Association of Virtual Assistants Best Blogs of 2020! Part 3

Best of Blogs #3

The Association of Virtual Assistants is sharing the best blogs of 2020 in our December series! 

Coming in at #3 is: Your First Year In Business As A Virtual Assistant: Member Stories

You don’t have to struggle your first year in business as a virtual assistant. You also don’t have to go at it alone! In this blog post, our members shared their first year in business as a VA. Read this popular blog of 2020 and learn from AVA members!



  1. What or who inspired you to become a Virtual Assistant?


Kim Carlisle of A Plus Assistants was an inspiration to herself and started her business this year! –  “I have been an executive assistant/coordinator for C-suite executives for over 15 years, 6 working remotely.  I am great at what I do and love doing it, so [I] decided why not go in business for myself!


AVA: Never underestimate how inspirational you are. There are a lot of people who wish they had the courage to start their own business. 


Bambi Ortiz of Ortiz Virtual Services started her business in 2018 and it was about having all the things she loves. – “Being home with my kids but continuing to do what I love and being able to contribute financially to my family.”


AVA: Being a wife, mother, and breadwinner is something many of our members can relate to. You can be a successful businessperson, and do life on your own terms. 


“I wanted to provide quality marketing services to entrepreneurs and nonprofits at an affordable price (that is really hard to find).” – Katie Ehle of Ekklesia Marketing, 2016


AVA: Knowing who you are going to assist from the very beginning makes it easy to remember your “why” and reminds us all our businesses are bigger than us. We are making a real impact!


“Was looking for a new direction in my career. Working from home and having flexibility with my schedule, greatly appealed to me. I was (am) a career Executive Assistant who supported nomad exec’s, so was already a VA in my mind. I decided that taking the leap from corporate America and doing this on my own was very appealing! Thank goodness I had a great support system. THEY inspired me! (my friends, my boss, my husband – not in that order). ;)” – Bonnie Schutz of Tandem Resource Solutions, 2015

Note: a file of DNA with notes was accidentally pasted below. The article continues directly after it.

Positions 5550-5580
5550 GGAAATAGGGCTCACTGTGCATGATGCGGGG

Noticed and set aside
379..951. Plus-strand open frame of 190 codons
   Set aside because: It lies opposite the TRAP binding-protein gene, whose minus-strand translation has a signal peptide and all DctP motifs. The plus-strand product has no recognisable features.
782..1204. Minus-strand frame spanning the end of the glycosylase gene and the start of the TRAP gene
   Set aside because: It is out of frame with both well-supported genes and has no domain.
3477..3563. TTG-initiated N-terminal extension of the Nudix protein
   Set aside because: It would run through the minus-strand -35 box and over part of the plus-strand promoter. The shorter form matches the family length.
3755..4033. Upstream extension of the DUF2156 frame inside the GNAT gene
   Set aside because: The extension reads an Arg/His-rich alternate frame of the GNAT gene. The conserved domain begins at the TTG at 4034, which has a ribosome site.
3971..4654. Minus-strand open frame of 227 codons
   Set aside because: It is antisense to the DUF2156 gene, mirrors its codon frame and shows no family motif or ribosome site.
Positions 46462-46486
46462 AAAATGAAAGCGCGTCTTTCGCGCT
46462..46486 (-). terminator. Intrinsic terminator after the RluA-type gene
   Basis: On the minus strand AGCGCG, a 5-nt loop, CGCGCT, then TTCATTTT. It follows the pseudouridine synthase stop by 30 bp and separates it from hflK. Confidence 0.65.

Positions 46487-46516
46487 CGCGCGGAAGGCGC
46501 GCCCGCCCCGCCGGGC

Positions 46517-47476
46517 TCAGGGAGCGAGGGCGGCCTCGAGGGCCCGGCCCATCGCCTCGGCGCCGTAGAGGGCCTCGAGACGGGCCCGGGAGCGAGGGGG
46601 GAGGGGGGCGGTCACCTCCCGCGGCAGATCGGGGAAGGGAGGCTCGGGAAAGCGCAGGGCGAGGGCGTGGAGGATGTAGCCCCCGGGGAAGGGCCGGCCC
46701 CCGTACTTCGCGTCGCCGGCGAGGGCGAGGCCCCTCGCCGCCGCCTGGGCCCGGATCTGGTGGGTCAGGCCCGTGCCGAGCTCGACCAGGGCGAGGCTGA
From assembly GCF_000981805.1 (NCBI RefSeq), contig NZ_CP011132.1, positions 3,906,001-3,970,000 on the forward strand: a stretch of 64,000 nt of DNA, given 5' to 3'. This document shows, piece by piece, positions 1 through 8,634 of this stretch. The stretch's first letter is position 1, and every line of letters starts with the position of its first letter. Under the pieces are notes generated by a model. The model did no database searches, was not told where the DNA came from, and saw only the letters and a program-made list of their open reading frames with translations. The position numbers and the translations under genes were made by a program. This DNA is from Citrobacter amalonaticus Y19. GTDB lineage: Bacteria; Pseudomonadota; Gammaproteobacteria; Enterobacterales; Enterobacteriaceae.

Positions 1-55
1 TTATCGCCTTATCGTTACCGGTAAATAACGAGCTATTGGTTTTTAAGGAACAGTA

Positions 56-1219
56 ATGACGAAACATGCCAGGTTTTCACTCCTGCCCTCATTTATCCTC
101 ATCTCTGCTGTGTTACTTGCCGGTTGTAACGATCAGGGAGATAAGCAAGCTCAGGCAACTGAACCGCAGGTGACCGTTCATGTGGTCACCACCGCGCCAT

AVA: Sometimes it’s about a new challenge. Great things can happen when you leave your comfort zone!


2. When you started your business were you still working for your employer?

Half of the VAs sharing their story were working for someone else and half were not, which proves there is no right way or wrong way to start. Deciding to leave your job is a very personal decision and one that should be made in your household. 


3. If you had an employer when you first started your VA business what are some of the struggles you faced?


“The inability to do work for clients during normal business hours.” was a struggle Bonnie faced. 

Katie’s demanding life and career made it a struggle at times. “Time. I had a very demanding full-time job as a marketing assistant, a family with two small kids, and working/volunteering at my husband’s job (he is a pastor).”


Marissa Fedorow of Marissa Fedorow Virtual Assistant Services, began her VA career in 2018 while still employed and found, “Balancing my time with the big learning curve, in the beginning, was my main challenge.”


AVA: Having an employer does come with the challenge of time. There are sacrifices that will need to be made. However, it’s also a great time to think about the benefits you gain by keeping your employment.


4. If you had an employer when you first started what do you think the major benefits were? 


Bonnie, spoke like a true entrepreneur and noticed the dollar signs right away! “More money than I was currently making!”


For Katie, it was, “Reliable income and health benefits.” which should not be taken lightly in the States where health insurance is expensive. 


AVA: Making more money even though you have less time does add up. It’s a best practice to tuck that away and save for when you are ready to take the leap and go out on your own. Also, a reliable income can actually free you up to be less stressed and make more sound business decisions.


5. If you were not employed when you started your VA business what were some of the struggles you faced?


Kim’s main struggle was fear. “I think the main struggle is always fear.  Will I be able to get enough clients to make a living?  Do I have enough capital to get everything I need to start my own business? And the big one, what are all the things I need to have in place before I take my first client?”


“Feeling rushed to get clients. I gave myself a deadline and if I didn’t meet that deadline I was going to have to go back to work outside the home.”, Bambi

Asa Tassdal of Virtea, who started her business in 2019 provides an answer that is a question of many people wanting to become VAs.  “Financial. It took me four months to reach a turnover I could live off.”


AVA: It’s been said that money isn’t everything, but it’s right up there with breathing. Make sure you have a money plan and budget when you get started.


6. If you were not employed when you started your VA business what were some of the benefits?


For Kim, Asa, and Bambi, not being employed also provided benefits.They received the benefit of time, freedom, flexibility, and being with children. Benefits that never get old.


AVA: Write down the benefits of starting your VA business or why you already got started. Celebrate them as if it was your birthday every day!


The Association of Virtual Assistants is your like-minded community. 


We see you. We hear you. We value you. 


Join the AVA now before open enrollment ends on December 31, 2020!